SC criticises govt sops for Mizoram's Bru refugees
The Central government affidavit stating that it was giving one t-shirt and a pant, and one bathing soap to each Bru (Reang tribes) refugees per year in Tripura came under severe criticism from the Supreme Court which remarked that such policy was forcing the displaced people to live a "horrible life."india Updated: Jan 17, 2015 10:40 IST
The Central government affidavit stating that it was giving one t-shirt and a pant, and one bathing soap to each Bru (Reang tribes) refugees per year in Tripura came under severe criticism from the Supreme Court which remarked that such policy was forcing the displaced people to live a "horrible life."
About 35,000 Bru tribals are staying in six relief camps in Kanchanpur and Panisagar, Tripura for about 17 years after they fled their villages in Mizoram following ethnic troubles which began in October 1997.
A social justice bench headed by Justice Madan B Lokur was particularly shocked at an excerpt from the affidavit filed by the ministry of home affairs (MHA) which stated that, “Efforts now on creating additional facilities in the camp life would only incentivize the Brus to their camp life in Tripura and shift the focus away from rehabilitation in Mizoram to relief measures in the refugee camps.”
Terming the affidavit as “disturbing” the bench which also compromise of Justice Uday Umesh Lalit said, “Is this how you treat people of this country. The government cannot say ‘I don’t want to improve the condition in the camp, because if it is done they will never leave’. Can you say, tomorrow I am going to throw them in gutter.”
The SC observation came while hearing public interest litigations (PILs) filed in 2005 by Akhil Bharatiya Vanvasi Kalyan Ashram and another in 2007 by Asian Indigenous & Tribal People's, both voluntary organisation working for the welfare of the tribals
In the affidavit, the MHA said it was making concerted efforts in close coordination with the state government of both Mizoram and Tripura to bring the Bru (Reane tribes) refugees back to their native state. It also claimed that 1210 Reang families with over 5,000 members have gone back to Mizoram as part of the repatriation programme.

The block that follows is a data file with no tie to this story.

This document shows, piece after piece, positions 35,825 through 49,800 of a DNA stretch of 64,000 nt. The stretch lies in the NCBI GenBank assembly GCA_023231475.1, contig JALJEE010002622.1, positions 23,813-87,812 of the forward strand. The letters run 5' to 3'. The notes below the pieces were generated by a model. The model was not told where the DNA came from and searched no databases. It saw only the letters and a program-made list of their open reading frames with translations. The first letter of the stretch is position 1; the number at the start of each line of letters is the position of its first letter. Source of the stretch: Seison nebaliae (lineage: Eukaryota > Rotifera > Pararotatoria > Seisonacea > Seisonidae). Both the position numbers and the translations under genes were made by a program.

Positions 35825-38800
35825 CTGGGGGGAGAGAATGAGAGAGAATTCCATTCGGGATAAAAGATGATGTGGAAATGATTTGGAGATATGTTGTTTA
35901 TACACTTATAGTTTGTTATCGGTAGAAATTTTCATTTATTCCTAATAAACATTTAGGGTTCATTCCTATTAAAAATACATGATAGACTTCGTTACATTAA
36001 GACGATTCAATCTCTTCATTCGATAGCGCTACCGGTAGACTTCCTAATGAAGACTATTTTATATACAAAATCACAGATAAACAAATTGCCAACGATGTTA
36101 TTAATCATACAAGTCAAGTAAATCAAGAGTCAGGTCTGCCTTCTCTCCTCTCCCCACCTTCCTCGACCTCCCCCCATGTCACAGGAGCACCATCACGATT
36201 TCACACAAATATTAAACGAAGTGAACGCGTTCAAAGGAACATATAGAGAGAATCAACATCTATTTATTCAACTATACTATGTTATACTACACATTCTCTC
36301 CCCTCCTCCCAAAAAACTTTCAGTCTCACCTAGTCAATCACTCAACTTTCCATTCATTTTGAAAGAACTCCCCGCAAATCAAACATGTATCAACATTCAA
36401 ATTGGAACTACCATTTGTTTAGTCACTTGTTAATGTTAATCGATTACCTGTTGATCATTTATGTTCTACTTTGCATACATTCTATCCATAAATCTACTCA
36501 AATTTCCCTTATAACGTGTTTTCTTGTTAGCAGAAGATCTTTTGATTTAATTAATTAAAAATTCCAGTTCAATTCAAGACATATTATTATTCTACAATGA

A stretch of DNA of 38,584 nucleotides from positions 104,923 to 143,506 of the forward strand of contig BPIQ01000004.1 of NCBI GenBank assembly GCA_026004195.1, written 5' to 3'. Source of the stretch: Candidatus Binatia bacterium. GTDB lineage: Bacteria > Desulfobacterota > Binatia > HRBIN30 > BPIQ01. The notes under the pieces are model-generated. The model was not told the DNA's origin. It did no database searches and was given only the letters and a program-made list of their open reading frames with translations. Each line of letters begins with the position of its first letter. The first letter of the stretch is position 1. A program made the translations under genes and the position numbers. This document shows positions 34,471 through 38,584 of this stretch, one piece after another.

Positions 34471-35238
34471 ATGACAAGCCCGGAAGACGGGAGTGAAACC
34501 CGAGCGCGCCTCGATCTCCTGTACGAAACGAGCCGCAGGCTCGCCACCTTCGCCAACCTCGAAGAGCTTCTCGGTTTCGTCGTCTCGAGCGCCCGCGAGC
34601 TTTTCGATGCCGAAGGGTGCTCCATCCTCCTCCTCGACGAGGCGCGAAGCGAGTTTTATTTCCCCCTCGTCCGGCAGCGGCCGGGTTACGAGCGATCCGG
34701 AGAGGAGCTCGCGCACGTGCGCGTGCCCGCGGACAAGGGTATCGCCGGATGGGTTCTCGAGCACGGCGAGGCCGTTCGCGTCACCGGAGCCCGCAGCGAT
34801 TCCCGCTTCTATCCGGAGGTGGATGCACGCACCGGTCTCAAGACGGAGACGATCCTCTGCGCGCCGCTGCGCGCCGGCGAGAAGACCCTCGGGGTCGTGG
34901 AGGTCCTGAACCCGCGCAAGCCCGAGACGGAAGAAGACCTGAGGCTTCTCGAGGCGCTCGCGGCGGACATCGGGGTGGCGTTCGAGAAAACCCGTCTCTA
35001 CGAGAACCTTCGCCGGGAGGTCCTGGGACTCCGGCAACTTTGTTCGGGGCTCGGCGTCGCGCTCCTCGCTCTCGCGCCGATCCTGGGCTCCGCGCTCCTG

While the MHA said it had released about Rs 231 crores to Tripura government and Rs 35 crores to Mizoram government as grant-in-aid for the refugees, the SC said if the number was worked out for the 17 years duration it comes to an amount less than one lakh rupee per refugee per year.
Other measures taken by the MHA such as providing one bathing soap per head once in a year, one t-shirt and one pant piece per adult per year, one mosquito net and blanket per family once in three years attracted the SC’s ire.
The apex court directed the Centre, in consultation with the two states, to file a proper affidavit in four weeks giving a time-bound action plan for the rehabilitation of the displaced tribes. It said the plan should not be "unilateral" and all stake holders including the chief secretaries of the two states must be consulted.
The next date of hearing in the case is February 27.
The Tripura High Court is also seized of a public interest litigation (PIL) on deplorable conditions of Bru refugees in the relief camps.
The petition filed by one Anuradha Debbarma said the Bru community was one of the poorest communities of the area and “probably the most economically, socially backward community in Mizoram.” The PIL contended that the displaced Bru communities in these refugee camps “are not being treated like human beings.”
In May 2014, while hearing the PIL, the Tripura HC had directed the MHA to constitute a seven-member committee to ascertain the condition of the relief camps and submit a report.
Pursuant to the order, a committee headed by Rajiv Gauba, additional secretary in MHA, had submitted its report to the Tripura HC in which it stated: “based on the inspection conducted by the team it is felt that there is definitely need for improvement.”
It had also remarked that that cash dole of Rs 5 per day per adult given by the MHA “appear to be inadequate.” Relief is provided to the migrant families in kind such as rice, salt, and in cash for daily requirements.
The committee had also pointed out complaints by several migrants person that the repatriated families lacked suitable means of livelihood due to which some of them have subsequently returned to relief camps in Tripura.
It had recommended that for a successful repatriation process a revised rehabilitation package was needed. “More than the amount of one time compensation etc, the most crucial element of a successful rehabilitation package would have to be provision of a suitable livelihood.’
The committee had also said that the Mizoram government needed to ensure arrangement for instilling a sense of security among the resettled Bru families.
The hearing in the Tripura HC is fixed for February 9 next.